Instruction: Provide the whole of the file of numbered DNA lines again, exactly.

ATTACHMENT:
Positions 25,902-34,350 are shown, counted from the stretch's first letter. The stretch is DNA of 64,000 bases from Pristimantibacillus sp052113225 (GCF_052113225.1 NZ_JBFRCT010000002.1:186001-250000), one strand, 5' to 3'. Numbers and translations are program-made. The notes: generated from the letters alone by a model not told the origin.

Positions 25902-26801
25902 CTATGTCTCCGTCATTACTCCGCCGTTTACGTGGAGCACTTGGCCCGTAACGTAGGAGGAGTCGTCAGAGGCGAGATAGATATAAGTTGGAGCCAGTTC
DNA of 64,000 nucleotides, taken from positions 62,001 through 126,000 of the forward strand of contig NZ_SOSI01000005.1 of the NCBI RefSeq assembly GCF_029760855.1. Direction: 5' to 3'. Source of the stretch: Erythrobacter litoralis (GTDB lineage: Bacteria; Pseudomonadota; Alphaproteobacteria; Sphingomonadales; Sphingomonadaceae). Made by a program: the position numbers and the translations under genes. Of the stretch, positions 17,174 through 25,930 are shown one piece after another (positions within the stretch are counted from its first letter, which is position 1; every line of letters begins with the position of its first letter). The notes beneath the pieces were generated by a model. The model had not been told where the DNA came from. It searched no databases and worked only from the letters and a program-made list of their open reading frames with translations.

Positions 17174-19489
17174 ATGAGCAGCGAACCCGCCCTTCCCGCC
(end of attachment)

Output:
Positions 25,902-34,350 are shown, counted from the stretch's first letter. The stretch is DNA of 64,000 bases from Pristimantibacillus sp052113225 (GCF_052113225.1 NZ_JBFRCT010000002.1:186001-250000), one strand, 5' to 3'. Numbers and translations are program-made. The notes: generated from the letters alone by a model not told the origin.

Positions 25902-26801
25902 CTATGTCTCCGTCATTACTCCGCCGTTTACGTGGAGCACTTGGCCCGTAACGTAGGAGGAGTCGTCAGAGGCGAGATAGATATAAGTTGGAGCCAGTTC
DNA of 64,000 nucleotides, taken from positions 62,001 through 126,000 of the forward strand of contig NZ_SOSI01000005.1 of the NCBI RefSeq assembly GCF_029760855.1. Direction: 5' to 3'. Source of the stretch: Erythrobacter litoralis (GTDB lineage: Bacteria; Pseudomonadota; Alphaproteobacteria; Sphingomonadales; Sphingomonadaceae). Made by a program: the position numbers and the translations under genes. Of the stretch, positions 17,174 through 25,930 are shown one piece after another (positions within the stretch are counted from its first letter, which is position 1; every line of letters begins with the position of its first letter). The notes beneath the pieces were generated by a model. The model had not been told where the DNA came from. It searched no databases and worked only from the letters and a program-made list of their open reading frames with translations.

Positions 17174-19489
17174 ATGAGCAGCGAACCCGCCCTTCCCGCC